The kids are alright: Technology doesn't make them "little criminals"
June 10, 1998
by Don Tapscott
(IDG) -- The recent shootings of schoolkids by fellow students have led pundits and journalists to decry the "growing problem of youth crime." Everywhere, you hear the chorus, "What's wrong with kids today?" Stories of youth violence, suburban kids' drug use and parental discipline disasters are everywhere. And when it comes to kids and technology, youths often are portrayed as either little victims or little criminals. When researching Growing Up Digital, I found that many so-called experts believe technology - specifically the Internet and video games - has led to a generation with severe intellectual, social and moral disabilities.
Typical is an article by psychiatrist Theodore Roszak, who writes in the New International, "Used as a teaching device, the Web is an expensive way to distract attention and clutter the mind." His conclusion? Keep technology away from children. And according to author and men's movement standard-bearer Robert Bly, the big problems in the world today are youth, technology (which he claims is "eating the neo-cortex" of children) and youth culture. In The Sibling Society, Bly writes, "Technology has destroyed interrelations in the human community. ... We are living among dispirited and agonized teenagers who can't find any hope."
First, the youth crime wave is a myth. Youth crime has been stable or declining for five years (two decades, if you subtract inner-city drug wars). Sure, severely disturbed children with easy access to arsenals recently have committed unthinkable acts, but they aren't consistent with their generation as a whole.
When it comes to kids and technology, I'll agree there is much to be learned. There are many real dangers that warrant good management on the part of businesspeople, educators, parents and lawmakers.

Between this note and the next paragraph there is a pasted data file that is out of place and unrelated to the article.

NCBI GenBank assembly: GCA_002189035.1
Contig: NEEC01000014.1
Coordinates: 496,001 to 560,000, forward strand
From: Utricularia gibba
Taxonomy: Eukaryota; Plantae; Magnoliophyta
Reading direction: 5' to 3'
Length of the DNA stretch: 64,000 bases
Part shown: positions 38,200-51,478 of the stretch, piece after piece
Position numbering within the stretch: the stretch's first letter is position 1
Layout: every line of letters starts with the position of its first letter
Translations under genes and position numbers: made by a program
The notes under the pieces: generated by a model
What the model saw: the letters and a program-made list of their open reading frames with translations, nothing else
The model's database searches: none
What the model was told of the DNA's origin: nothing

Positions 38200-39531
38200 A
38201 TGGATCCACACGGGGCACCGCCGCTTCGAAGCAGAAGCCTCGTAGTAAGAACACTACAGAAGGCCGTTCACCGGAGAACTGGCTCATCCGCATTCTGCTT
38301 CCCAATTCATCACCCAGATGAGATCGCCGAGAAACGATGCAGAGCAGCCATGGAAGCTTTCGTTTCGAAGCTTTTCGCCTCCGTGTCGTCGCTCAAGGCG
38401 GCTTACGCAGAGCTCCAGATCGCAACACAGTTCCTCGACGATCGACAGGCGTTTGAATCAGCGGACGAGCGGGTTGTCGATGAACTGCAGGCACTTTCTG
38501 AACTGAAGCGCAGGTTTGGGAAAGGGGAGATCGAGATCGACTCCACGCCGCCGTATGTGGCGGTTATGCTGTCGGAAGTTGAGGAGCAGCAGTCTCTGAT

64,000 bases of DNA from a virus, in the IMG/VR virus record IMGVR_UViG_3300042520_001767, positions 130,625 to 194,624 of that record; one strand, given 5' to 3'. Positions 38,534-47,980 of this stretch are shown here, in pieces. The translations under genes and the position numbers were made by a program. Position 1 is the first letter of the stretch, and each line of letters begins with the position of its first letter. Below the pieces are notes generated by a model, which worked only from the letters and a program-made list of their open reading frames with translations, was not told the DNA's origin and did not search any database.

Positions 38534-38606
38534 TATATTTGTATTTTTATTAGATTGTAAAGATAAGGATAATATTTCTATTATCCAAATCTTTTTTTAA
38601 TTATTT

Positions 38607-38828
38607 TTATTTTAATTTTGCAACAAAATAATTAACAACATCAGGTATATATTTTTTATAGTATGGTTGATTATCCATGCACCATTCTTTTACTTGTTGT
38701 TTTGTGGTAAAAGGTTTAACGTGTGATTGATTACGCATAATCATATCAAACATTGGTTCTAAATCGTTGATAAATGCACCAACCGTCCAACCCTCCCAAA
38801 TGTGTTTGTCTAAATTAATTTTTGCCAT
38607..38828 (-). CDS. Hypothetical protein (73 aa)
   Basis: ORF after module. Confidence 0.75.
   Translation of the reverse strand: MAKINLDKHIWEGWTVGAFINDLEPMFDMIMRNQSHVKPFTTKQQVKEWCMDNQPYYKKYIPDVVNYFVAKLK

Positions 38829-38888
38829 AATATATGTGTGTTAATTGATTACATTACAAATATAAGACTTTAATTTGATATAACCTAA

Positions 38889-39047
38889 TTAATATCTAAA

But my investigation of the Net Generation (kids 1 to 21 years old) indicates that the cynics, technophobes and moralists are dead wrong. The research suggests that everybody should relax. The kids are alright. They are learning, developing and thriving in the digital world.
For example, most kids who spend time on the 'net aren't taking time away from their homework, hanging out with friends, playing soccer or learning the piano. To date, the main victim of the 'net is television.
And when kids are online rather than tube-bound, they're reading, thinking, analyzing, criticizing and authenticating - composing their thoughts. They need better tools, better access, more services and more freedom to explore.
Kids use computers for activities that go hand-in-hand with our understanding of what constitutes a traditional childhood. They use the technology to play, learn, communicate and form relationships as children always have.
On the other hand, the digital media are creating an environment where those activities are changing dramatically and may, for better or for worse, accelerate child development. I found that development is enhanced in an interactive world. When kids control their media, they develop faster.
To be sure, there are issues to address. Children can become enthralled with their new worlds at the expense of other healthy activities, such as homework. I've found that most kids correct such imbalances themselves, but parents must be vigilant.
What we know for certain is that children without access to the new media will be developmentally disadvantaged.
Tapscott is chairman of the Alliance for Converging Technologies and an authority on the impact of the digital media on business and the economy. He is the author of six books, including the best-sellers Paradigm Shift and The Digital Economy. His most recent book is Growing Up Digital: The Rise of the Net Generation (McGraw-Hill, 1998).
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